HALIFAX -- Finding a place to live in Halifax is becoming increasingly difficult for many home hunters. With vacancy rates in the city dropping below major hubs like Vancouver and Toronto, advocates are raising their concerns.

"It's really expensive,” says Naomi Curro, who is struggling to find a new apartment. “I want to move in with somebody to make it cheaper – but you can't find anything."

Curro isn't alone in her search; a new study by the Canadian Mortage and Housing Corporation found the vacancy rate in Halifax is only 1 percent.

"I've never seen it this low and most people haven't,” says United Way Halifax manager of partnerships and community development, Kevin Hooper. “These are historically low numbers, and they're dire."

Hooper notes the low vacancy rate poses challenges for anyone seeking housing.

"The study also suggests that that vacancy rate is actually quite significantly lower for people looking for affordable housing – almost half a percent,” says Hooper. “For those people, trying to find an apartment is hard enough at the best of times.”

The Investment Property Owners Association says the low vacancy rate means landlords are experiencing lower turnover rates.

"With availability, this tight, landlords are receiving more applications,” says Investment Property Owners Association executive director, Kevin Russell. “Before they would get two, three, four; now they're getting six, ten, fifteen applications for a vacancy."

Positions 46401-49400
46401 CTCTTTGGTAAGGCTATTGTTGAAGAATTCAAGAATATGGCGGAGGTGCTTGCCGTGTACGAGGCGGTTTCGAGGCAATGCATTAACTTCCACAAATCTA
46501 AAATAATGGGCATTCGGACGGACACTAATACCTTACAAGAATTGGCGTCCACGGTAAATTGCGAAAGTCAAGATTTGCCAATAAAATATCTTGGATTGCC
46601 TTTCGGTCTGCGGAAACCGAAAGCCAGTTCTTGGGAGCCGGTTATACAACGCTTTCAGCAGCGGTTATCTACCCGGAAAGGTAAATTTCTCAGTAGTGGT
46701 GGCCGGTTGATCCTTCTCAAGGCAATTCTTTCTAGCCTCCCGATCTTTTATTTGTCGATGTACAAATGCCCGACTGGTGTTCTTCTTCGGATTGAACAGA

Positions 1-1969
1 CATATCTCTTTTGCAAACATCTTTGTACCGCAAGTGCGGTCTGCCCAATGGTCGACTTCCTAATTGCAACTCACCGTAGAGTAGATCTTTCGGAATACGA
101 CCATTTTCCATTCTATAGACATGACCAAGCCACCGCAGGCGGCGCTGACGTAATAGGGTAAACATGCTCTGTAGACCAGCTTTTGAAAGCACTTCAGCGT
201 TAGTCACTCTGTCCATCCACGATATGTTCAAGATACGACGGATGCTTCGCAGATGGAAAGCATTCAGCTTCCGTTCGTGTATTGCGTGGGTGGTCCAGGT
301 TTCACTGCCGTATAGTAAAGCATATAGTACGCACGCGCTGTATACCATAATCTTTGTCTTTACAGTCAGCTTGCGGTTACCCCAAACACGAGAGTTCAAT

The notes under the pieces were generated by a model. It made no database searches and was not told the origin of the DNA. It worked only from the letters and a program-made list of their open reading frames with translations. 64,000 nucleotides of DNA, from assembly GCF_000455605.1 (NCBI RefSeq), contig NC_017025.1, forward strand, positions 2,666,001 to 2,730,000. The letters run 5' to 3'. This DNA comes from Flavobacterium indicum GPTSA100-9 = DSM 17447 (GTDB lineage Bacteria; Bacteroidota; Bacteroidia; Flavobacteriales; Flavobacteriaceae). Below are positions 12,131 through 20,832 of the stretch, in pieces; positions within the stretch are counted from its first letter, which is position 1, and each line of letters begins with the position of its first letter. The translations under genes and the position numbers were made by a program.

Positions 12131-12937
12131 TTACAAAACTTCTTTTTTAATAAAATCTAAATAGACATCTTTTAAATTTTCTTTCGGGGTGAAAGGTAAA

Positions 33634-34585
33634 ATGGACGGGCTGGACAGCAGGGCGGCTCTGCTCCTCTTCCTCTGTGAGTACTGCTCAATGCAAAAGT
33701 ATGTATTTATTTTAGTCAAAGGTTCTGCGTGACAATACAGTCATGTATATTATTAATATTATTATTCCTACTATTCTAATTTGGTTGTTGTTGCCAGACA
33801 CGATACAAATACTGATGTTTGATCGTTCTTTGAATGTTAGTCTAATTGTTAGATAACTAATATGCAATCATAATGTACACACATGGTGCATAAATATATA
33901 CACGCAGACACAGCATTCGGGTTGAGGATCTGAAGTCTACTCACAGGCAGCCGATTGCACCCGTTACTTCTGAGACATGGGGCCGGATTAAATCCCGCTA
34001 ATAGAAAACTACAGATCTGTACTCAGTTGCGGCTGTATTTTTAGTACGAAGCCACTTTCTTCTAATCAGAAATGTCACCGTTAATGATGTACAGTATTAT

Russell says inward migration is one of the major factors causing the low vacancy rate.

"That's the result of newcomers coming to Canada, to Nova Scotia specifically. It's also the increase in international students going to the universities,” says Russell, who notes another trend is also on the rise. “There's actually a lot of native Haligonians returning home, who went away from careers, and they're now returning because they see lots of opportunities here to pursue a career or to start a new business."

The city says a healthy vacancy rate is between 3 to 5 percent. With a 1 percent vacancy rate, it means there is very little available to those looking to rent.

"Over the past couple years, the vacancy rate has been decreasing fairly steadily,” says HRM Planning & Development city planner, Jill MacLellan. “It's not surprising, but it definitely is concerning."

The city says it is working on initiatives to increase rental opportunities.

"One of them is, we're looking at secondary backyard suites and allowing them throughout the municipality,” says MacLellan. “This would be a small apartment or a small detached apartment to your house."

In the meantime, Curro, who is studying at Dalhousie, says her apartment hunting struggles could force her to leave Halifax if she can't find a place soon.

"If I don't find anything, I'm going back to Ottawa because I’ll have a place to live – which is insane," says Curro.